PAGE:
• In the UK, the first estimates for the manufacturing and services PMI have shown a stronger than expected rebound, even though the manufacturing PMI remained just below 50. Other business surveys (the CBI trend on orders and business optimism) also rebounded strongly after a long downward trend: all these data point to a rebound in activity in the coming months, but doubts persist as to whether or not it is enough to remove the pressure on BoE to ease its rates further. Labour data generally remained on a healthy trend with unemployment remaining low (3.8%), however, the rise in employment slowed slightly in recent quarters. Wage growth remained sustained (3.2% y/y), but the trend moderated slightly from the peak seen in last summer’s rise (4% y/y). House prices (Rightmove house price index) rebounded strongly in the wake of the general election, showing a return of confidence and investors in the sector.
  • Central bank meetings: Malaysia cut rates from 3% to 2.75%.
  • The first estimates of the manufacturing and services PMI was mixed, but showing a more positive environment in Europe, UK and Japan. The dynamic was slightly different between services and manufacturing across regions, but the composite index was at least stable or firmer in all regions. Besides PMI, other indicators were generally constructive: real-estate sentiment is positive in several countries and prices are rising strongly, as is demand for loans; confidence has returned, even though real activity data are still fairly weak. Investors need to be patient as the financial markets are already showing signs of improvement.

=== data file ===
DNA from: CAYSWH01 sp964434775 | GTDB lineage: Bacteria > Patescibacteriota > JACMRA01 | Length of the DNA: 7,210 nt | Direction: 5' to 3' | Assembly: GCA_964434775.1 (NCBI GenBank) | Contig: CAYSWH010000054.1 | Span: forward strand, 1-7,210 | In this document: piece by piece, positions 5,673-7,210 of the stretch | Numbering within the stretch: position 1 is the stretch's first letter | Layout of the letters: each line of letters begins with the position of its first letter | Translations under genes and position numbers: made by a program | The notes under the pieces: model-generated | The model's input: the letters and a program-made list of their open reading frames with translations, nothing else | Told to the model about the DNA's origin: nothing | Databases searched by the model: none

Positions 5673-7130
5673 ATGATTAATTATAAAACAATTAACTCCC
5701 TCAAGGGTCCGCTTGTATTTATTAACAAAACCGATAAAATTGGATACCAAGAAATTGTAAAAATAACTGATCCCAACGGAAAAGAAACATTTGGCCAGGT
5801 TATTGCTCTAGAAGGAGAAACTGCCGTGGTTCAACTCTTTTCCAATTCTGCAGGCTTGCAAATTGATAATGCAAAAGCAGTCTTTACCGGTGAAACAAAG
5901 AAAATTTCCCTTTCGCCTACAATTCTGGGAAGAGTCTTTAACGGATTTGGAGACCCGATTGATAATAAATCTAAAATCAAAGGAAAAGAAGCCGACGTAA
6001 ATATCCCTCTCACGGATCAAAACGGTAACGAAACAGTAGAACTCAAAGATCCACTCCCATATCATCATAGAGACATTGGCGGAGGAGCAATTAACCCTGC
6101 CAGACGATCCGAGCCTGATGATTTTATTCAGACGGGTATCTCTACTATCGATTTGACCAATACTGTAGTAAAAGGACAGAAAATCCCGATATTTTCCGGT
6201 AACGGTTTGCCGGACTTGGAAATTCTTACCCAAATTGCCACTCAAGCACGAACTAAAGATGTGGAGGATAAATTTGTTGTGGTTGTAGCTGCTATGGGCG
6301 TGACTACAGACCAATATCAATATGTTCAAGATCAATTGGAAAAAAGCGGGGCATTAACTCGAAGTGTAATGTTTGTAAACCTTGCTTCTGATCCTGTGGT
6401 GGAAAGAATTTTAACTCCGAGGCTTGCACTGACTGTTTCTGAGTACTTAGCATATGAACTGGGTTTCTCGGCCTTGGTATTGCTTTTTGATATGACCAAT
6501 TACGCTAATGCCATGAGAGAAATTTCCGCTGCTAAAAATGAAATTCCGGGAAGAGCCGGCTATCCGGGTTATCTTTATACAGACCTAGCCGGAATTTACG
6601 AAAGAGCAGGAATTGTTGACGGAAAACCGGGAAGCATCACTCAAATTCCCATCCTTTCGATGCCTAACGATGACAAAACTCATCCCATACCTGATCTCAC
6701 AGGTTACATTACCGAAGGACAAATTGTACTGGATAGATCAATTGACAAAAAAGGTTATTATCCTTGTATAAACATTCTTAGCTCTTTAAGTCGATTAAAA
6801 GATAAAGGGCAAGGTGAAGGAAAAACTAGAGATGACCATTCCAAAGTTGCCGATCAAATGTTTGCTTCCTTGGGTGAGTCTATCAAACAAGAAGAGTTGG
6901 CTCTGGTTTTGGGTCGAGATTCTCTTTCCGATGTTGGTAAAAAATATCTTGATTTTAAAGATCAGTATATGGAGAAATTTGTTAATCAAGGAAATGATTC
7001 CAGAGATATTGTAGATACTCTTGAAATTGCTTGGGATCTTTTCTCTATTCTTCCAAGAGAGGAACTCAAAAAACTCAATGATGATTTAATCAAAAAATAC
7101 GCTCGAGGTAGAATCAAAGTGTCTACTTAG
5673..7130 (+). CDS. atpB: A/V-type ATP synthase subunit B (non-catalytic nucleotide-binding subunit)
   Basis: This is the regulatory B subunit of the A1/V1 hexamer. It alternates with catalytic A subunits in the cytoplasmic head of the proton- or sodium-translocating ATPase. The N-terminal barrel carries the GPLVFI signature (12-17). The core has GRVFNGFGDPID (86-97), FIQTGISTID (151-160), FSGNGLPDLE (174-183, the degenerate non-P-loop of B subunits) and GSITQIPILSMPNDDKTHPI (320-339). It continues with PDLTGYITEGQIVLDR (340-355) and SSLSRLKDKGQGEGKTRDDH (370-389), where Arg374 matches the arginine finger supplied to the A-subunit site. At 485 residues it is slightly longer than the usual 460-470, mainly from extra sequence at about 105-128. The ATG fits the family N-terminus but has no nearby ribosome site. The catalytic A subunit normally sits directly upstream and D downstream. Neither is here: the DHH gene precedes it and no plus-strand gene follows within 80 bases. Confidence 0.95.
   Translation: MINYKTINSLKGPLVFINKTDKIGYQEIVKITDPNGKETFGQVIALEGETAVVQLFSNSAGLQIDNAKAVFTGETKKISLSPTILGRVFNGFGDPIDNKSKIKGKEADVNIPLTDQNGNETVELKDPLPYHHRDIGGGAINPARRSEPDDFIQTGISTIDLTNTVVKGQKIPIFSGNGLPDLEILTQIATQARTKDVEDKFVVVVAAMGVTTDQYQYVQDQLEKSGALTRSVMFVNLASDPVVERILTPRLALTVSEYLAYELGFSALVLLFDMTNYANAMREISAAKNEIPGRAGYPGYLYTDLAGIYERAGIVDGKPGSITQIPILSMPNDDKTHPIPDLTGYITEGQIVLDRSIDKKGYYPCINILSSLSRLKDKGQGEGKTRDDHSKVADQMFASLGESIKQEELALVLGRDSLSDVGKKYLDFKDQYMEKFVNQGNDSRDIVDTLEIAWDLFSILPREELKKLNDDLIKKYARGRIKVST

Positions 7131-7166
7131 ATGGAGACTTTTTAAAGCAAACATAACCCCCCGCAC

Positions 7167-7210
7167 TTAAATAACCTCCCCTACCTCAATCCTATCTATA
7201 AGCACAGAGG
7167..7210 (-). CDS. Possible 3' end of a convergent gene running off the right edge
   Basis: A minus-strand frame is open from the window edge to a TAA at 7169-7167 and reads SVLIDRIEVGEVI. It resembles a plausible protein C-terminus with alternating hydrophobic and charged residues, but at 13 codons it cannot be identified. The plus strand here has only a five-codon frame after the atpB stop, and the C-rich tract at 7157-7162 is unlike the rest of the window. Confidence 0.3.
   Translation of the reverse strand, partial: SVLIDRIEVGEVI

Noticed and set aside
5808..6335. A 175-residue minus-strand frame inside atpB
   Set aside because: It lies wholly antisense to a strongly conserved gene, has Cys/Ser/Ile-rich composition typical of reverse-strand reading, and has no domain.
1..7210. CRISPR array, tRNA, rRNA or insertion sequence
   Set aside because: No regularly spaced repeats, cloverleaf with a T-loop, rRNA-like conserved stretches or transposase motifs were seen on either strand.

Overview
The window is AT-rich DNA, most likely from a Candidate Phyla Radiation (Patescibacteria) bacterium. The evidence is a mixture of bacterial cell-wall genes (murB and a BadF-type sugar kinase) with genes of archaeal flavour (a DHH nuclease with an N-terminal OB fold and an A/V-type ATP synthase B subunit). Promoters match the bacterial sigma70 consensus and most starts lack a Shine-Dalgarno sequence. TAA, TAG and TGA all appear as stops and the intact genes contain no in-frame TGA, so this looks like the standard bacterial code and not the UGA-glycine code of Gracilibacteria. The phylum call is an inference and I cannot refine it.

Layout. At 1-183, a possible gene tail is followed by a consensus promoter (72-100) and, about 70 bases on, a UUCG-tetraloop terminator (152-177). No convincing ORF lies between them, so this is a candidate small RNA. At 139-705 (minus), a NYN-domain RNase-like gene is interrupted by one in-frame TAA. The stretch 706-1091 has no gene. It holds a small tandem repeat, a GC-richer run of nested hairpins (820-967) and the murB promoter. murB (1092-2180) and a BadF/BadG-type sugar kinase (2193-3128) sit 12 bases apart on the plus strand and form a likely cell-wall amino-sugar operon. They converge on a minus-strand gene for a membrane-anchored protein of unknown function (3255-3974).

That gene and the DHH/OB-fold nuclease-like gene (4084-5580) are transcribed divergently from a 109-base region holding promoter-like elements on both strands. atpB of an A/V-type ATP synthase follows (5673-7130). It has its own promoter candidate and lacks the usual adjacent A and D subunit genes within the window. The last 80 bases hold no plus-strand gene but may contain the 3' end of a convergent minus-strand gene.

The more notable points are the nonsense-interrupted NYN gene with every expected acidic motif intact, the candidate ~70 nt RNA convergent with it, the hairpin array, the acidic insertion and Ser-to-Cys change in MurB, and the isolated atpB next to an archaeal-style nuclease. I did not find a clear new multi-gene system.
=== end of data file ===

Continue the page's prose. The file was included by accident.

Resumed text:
• While the signing of an agreement between the US and China caused hopes of an upturn in global trade to re-emerge, the spread the coronavirus served as a reminder of the fragility of the global economy, as well as of the significant impact of pandemics in the past.
  • Climate change and so-called “green” investments dominated debate in Davos, but it remains to be seen if this new direction will be translated into investment and economic data.


Important for the scenario for next week:

  • In the US, it will be a busy week, with the FOMC meeting dominating the news. This should not change the current strategy: the bank should be pleased by current growth but uncomfortable with inflation, with obvious different dynamics in CPI, PCE data and on wage growth. Changes in rates require a major change in the underlying growth and inflation scenarios according to the latest Fed statements. On the strategy review, the FOMC should adopt a smooth average inflation target in the future (i.e. an under/overshoot of the 2% mark); the Fed will continue to stay vigilant on liquidity, possibly intervening with regular repo operations.